Well shiver my timbers, who knew that even chatting about kids behaving badly on cruises could be so incendiary?
A few online discussions on the subject brought up some furious reactions that could be pretty much divided into two camps: the parents of badly behaved children who claimed complainers should “put up and shut up”; and everyone else.
Oh and a third camp was bad old me, for even putting the question out there. So I’ll be wearing my flak jacket from now on.
Typical comments from camp one were, “They’re only children, for God’s sake – I’ve seen plenty of adults behaving badly” (haven’t we all) or, “It’s meant to be their holiday,” and even, “People who whinge about kids having fun are just grumpy old gits.”
Those who had encountered spoilt, rude and unruly brats uniformly believed that out-of-control kids and teens were the result of poor parenting and that “ships are not kindergartens”.
Over the course of 30-plus cruises I’ve experienced, I haven’t witnessed any of the activities that these cruisers reported – but
I am a parent who has taken boisterous sons on holiday and they weren’t always angels.
However, when you hear anecdotes about teens setting fire to deckchairs (must have been a while ago if the deckchairs were the wooden variety), eating ice-creams and pizza in whirlpools and leaving greasy bits behind, barging into adults-only pools, picking food out of the buffet with their hands, riding the lifts and blocking access to other passengers, running full-pelt along corridors and – the most common complaint – screaming and dive-bombing in pools, you have to wonder.
Are all those DayGlo water slides, chemically coloured soft drinks and sugar-filled junk food sending cruising kids into hyperactive frenzies? Aren’t kids’ clubs supposed to keep them busy and entertained? Are people who find rowdy behaviour intolerable merely intolerant?
Now that more than 1.5 million kids (18 and younger) are estimated to be cruising globally each year, we have to find a way to holiday in harmony. Banning under-18s from cruise ships is a little harsh, but it would help if parents laid down some basic courtesy rules (and we appreciate that most do).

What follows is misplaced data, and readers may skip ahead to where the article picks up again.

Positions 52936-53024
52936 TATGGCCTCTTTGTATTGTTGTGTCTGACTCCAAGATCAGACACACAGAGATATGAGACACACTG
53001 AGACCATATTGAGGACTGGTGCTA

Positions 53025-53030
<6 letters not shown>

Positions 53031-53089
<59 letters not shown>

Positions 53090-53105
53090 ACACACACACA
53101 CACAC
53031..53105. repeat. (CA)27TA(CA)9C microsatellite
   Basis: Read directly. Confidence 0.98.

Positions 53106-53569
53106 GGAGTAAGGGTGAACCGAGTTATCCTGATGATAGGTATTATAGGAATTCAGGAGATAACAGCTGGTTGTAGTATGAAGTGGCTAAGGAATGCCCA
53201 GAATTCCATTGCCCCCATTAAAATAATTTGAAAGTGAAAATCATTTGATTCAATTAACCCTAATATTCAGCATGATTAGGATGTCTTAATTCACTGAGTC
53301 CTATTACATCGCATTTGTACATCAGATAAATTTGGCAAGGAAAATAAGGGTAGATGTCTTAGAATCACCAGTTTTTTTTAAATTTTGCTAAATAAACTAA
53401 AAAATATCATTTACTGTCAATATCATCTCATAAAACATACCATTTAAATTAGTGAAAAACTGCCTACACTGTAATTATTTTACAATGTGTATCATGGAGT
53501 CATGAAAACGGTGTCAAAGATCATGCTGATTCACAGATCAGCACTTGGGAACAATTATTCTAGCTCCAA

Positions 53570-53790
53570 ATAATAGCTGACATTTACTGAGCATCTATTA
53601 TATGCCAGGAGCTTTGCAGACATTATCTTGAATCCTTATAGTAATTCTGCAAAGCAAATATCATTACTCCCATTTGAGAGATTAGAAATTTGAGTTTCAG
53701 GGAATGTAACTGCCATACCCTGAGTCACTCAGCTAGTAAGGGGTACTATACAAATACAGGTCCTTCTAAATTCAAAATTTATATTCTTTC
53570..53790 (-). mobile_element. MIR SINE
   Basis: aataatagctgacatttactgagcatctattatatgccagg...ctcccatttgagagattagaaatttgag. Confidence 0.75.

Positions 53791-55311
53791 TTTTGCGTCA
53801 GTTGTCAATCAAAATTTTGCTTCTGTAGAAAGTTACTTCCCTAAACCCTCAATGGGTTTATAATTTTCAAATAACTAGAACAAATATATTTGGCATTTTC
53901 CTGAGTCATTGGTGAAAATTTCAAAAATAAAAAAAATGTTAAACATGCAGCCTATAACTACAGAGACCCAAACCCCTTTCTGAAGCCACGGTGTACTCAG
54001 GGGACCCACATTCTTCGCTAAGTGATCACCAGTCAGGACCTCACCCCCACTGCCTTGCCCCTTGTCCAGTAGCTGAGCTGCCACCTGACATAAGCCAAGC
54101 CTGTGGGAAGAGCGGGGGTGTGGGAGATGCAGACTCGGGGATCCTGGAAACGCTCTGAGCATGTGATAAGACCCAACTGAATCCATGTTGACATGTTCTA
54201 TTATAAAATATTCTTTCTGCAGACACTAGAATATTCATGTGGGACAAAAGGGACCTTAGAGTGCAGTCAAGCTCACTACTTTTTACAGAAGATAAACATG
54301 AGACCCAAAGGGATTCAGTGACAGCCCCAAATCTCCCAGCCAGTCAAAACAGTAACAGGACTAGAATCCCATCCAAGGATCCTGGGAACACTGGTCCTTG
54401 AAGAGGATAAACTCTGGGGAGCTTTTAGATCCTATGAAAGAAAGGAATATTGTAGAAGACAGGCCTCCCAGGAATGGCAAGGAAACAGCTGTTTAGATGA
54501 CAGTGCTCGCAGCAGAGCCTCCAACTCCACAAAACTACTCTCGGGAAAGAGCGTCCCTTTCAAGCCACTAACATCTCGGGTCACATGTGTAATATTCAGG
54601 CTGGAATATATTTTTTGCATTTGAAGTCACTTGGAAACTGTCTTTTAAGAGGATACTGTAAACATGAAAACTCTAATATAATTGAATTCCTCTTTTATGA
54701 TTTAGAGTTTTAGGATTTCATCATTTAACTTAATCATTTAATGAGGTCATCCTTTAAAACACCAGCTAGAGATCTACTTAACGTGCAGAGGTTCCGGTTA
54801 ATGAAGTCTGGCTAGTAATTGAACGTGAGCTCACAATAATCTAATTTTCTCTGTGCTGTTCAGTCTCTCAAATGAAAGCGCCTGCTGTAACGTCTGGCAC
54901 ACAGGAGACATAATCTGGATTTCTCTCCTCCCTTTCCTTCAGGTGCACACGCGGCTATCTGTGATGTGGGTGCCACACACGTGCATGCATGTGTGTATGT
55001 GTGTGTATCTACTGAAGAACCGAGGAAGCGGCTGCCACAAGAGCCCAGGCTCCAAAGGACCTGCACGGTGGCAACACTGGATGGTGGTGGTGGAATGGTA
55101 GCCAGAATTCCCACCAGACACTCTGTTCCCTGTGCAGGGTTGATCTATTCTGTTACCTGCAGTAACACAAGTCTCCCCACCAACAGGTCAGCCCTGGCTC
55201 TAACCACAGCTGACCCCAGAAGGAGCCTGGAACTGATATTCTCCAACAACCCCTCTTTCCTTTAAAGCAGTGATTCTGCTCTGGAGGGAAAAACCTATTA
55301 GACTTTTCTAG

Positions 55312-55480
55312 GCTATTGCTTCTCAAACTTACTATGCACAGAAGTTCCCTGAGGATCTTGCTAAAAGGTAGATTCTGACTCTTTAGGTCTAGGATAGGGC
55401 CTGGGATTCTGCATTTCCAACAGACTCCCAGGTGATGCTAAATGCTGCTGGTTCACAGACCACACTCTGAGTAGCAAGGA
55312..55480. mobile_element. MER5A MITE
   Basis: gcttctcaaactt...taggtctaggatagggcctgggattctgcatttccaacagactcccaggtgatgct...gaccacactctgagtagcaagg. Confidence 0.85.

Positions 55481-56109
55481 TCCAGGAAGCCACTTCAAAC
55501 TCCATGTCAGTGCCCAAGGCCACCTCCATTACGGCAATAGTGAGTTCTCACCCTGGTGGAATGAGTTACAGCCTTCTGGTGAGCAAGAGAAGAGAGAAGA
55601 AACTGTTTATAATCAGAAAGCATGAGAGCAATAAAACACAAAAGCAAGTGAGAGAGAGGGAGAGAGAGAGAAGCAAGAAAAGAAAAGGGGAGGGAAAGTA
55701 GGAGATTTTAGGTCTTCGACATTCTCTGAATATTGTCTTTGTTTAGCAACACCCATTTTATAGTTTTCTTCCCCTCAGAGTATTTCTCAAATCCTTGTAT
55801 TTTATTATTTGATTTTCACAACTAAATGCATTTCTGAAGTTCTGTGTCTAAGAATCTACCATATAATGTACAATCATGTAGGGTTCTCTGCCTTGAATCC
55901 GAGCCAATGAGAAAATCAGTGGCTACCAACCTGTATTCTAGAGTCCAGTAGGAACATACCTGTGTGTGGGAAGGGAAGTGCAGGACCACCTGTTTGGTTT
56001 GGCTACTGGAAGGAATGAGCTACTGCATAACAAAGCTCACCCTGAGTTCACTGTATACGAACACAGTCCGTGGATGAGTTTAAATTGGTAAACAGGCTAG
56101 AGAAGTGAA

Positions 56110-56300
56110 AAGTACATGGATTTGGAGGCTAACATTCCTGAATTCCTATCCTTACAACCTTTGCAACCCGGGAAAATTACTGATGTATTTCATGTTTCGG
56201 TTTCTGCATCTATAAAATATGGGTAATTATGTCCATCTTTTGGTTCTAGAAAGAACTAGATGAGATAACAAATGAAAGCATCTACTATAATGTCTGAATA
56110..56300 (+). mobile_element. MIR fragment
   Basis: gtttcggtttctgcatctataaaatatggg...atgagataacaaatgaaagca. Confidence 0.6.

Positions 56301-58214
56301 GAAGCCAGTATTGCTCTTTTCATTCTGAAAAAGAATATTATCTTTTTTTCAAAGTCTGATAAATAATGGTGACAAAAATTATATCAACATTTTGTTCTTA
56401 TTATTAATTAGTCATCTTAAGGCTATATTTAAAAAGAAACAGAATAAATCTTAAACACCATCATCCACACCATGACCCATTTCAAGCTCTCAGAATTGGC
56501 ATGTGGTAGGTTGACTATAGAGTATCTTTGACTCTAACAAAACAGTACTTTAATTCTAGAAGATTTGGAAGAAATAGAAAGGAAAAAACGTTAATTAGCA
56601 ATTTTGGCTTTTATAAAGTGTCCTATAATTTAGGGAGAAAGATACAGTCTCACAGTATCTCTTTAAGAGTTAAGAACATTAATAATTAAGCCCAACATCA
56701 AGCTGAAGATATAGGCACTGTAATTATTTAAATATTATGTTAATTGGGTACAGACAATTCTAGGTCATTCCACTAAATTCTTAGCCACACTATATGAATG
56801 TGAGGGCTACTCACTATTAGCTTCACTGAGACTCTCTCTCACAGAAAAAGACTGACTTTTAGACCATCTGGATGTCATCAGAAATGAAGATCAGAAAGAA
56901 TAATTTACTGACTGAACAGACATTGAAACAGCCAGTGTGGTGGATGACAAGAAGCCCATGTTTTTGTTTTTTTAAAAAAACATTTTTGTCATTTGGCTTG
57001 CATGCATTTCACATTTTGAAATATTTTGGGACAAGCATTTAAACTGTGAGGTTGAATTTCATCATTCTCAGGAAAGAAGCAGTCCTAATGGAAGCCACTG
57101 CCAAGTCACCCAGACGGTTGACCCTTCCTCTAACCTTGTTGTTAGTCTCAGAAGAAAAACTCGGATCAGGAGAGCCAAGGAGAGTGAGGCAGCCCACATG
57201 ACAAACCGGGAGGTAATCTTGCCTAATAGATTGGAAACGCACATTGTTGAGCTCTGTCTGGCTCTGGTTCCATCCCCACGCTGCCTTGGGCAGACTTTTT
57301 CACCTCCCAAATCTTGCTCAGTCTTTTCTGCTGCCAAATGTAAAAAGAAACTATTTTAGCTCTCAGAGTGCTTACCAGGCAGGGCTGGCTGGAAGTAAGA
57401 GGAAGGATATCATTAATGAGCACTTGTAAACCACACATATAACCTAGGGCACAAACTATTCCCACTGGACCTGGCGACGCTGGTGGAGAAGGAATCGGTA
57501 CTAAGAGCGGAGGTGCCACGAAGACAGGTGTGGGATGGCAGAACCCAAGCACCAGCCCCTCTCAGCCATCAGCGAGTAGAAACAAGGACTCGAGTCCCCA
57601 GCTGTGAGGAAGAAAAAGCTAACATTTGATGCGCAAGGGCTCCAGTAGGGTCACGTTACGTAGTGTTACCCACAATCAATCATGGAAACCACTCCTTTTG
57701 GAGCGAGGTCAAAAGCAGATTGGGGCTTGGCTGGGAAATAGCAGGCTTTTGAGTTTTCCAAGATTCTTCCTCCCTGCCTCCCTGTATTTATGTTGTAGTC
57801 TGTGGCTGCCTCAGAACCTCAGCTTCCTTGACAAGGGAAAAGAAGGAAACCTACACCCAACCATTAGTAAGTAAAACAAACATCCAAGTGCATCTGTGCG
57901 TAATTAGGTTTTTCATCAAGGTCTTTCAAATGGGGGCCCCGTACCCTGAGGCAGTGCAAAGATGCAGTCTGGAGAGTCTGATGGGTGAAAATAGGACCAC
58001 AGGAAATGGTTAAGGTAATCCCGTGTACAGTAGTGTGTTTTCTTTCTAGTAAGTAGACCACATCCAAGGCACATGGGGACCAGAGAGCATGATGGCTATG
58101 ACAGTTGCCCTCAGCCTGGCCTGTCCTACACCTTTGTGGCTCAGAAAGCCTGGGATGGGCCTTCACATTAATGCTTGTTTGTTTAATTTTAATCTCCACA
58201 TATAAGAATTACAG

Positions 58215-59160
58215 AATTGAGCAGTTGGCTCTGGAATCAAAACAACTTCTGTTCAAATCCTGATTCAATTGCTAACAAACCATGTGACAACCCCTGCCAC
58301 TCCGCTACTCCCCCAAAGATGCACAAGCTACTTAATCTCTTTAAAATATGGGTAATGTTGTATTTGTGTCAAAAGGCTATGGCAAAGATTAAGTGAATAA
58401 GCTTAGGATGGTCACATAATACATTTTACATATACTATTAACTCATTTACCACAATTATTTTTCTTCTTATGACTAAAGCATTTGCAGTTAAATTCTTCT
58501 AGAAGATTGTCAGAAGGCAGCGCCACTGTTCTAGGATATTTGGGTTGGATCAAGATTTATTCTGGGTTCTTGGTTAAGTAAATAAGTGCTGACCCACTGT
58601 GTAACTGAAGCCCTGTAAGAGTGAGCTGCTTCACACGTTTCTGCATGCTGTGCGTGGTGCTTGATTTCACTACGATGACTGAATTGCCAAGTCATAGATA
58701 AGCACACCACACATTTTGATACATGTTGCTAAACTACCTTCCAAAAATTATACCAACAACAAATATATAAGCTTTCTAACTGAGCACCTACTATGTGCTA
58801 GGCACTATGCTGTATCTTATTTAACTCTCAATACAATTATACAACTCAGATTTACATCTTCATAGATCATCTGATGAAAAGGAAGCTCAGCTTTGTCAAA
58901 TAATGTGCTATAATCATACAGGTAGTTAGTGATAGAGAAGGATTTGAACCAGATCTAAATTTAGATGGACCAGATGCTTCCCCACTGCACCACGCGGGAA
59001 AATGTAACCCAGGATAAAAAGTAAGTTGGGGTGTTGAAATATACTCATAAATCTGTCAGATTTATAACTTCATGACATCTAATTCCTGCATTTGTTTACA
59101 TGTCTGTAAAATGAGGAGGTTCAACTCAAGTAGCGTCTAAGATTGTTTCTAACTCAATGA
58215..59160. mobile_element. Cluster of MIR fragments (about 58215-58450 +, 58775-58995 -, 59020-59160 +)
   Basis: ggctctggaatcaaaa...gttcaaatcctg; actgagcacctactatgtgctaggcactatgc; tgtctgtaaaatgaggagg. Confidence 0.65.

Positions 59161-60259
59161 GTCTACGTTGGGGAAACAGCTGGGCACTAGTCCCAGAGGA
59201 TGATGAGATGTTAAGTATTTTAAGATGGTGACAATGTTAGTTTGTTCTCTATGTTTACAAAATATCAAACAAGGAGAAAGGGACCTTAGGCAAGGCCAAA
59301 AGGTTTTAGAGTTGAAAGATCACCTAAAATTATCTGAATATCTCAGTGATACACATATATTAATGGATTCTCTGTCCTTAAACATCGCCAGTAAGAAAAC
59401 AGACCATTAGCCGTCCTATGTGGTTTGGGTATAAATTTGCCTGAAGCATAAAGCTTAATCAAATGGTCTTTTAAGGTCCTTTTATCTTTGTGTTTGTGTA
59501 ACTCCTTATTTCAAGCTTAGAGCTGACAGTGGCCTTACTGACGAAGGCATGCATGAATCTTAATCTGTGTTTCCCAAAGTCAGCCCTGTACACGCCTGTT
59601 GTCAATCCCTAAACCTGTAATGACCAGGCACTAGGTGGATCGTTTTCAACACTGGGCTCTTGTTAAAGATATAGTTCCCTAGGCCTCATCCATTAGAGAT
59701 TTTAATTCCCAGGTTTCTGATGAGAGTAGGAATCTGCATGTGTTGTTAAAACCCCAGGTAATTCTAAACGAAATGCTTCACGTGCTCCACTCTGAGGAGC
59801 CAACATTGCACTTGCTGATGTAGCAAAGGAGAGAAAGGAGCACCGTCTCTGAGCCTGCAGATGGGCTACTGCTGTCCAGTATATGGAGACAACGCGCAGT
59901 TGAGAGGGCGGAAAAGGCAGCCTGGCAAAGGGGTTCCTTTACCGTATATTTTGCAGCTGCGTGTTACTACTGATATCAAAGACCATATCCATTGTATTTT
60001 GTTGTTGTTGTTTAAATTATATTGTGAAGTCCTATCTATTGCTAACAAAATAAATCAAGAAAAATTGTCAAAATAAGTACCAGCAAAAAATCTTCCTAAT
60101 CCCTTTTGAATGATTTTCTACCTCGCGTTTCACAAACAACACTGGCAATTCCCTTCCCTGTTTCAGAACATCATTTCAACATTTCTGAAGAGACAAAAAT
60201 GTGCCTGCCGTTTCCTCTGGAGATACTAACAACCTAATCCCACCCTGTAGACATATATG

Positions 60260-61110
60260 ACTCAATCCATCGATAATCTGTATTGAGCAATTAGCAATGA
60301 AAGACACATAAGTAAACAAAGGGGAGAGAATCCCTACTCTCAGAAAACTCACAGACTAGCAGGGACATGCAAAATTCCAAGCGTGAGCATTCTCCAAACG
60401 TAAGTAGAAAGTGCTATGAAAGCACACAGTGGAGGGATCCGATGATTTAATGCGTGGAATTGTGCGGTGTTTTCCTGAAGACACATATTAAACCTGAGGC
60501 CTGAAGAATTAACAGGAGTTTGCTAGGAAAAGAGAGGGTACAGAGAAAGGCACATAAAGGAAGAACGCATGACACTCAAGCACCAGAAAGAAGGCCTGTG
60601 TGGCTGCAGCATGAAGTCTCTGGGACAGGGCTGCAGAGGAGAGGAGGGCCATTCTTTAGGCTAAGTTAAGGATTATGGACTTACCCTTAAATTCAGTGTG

We can’t expect the ships’ crews to police the cruise lines’ behavioural guidelines (and they do have them) and it shouldn’t be up to other passengers to admonish children for running around the main dining room (yes, another complaint).
If the only thing that works for you is a totally child-free cruise, there are a few ships that don’t allow under-18s aboard: Viking Ocean Cruises’ Viking Star and Viking Sea; P&O World Cruises’ Arcadia and Oriana; Saga Cruises’ Saga Pearl II and Saga Sapphire – exclusively for over-50s; and Voyages to Antiquity’s Aegean Odyssey, which is “unsuitable for children under the age of 12” and discourages under-16s.
Most small luxury ships aren’t suitable for children, either, and the fares aren’t conducive to family holidays, unless the family is exceptionally well-heeled.
If an adults-only or upmarket cruise isn’t viable, you may have to compromise. Avoid cruising during school holidays, in Australia and overseas. Skip megaships that are designed for families, or look for ships that have adults-only sun decks and pools, “ship within a ship” accommodation and facilities, and plenty of alternative dining venues.
Lastly, there’s a big difference between excited kids who are having fun and over-excited kids wreaking havoc. Enjoy the former and dob in the latter to their parents if it happens once too often.
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